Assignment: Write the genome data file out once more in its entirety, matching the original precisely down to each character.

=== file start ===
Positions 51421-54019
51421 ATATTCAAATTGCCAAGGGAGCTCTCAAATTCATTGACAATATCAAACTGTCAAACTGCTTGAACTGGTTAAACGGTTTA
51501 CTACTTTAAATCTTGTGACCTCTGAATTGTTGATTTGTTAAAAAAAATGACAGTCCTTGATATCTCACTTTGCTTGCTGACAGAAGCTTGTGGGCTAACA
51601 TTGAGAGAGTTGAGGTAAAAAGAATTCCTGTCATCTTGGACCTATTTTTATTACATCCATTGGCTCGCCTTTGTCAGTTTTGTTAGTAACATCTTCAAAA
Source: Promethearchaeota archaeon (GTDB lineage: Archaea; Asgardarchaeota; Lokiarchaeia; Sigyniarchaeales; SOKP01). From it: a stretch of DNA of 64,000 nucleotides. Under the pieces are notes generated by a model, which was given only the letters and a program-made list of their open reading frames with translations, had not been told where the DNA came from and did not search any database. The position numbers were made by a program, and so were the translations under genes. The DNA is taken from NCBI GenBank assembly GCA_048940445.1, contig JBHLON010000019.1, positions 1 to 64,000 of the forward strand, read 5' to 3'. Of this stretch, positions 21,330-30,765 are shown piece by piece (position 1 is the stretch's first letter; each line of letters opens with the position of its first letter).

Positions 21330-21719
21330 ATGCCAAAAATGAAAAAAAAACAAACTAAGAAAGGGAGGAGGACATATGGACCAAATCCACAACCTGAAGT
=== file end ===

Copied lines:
Positions 51421-54019
51421 ATATTCAAATTGCCAAGGGAGCTCTCAAATTCATTGACAATATCAAACTGTCAAACTGCTTGAACTGGTTAAACGGTTTA
51501 CTACTTTAAATCTTGTGACCTCTGAATTGTTGATTTGTTAAAAAAAATGACAGTCCTTGATATCTCACTTTGCTTGCTGACAGAAGCTTGTGGGCTAACA
51601 TTGAGAGAGTTGAGGTAAAAAGAATTCCTGTCATCTTGGACCTATTTTTATTACATCCATTGGCTCGCCTTTGTCAGTTTTGTTAGTAACATCTTCAAAA
Source: Promethearchaeota archaeon (GTDB lineage: Archaea; Asgardarchaeota; Lokiarchaeia; Sigyniarchaeales; SOKP01). From it: a stretch of DNA of 64,000 nucleotides. Under the pieces are notes generated by a model, which was given only the letters and a program-made list of their open reading frames with translations, had not been told where the DNA came from and did not search any database. The position numbers were made by a program, and so were the translations under genes. The DNA is taken from NCBI GenBank assembly GCA_048940445.1, contig JBHLON010000019.1, positions 1 to 64,000 of the forward strand, read 5' to 3'. Of this stretch, positions 21,330-30,765 are shown piece by piece (position 1 is the stretch's first letter; each line of letters opens with the position of its first letter).

Positions 21330-21719
21330 ATGCCAAAAATGAAAAAAAAACAAACTAAGAAAGGGAGGAGGACATATGGACCAAATCCACAACCTGAAGT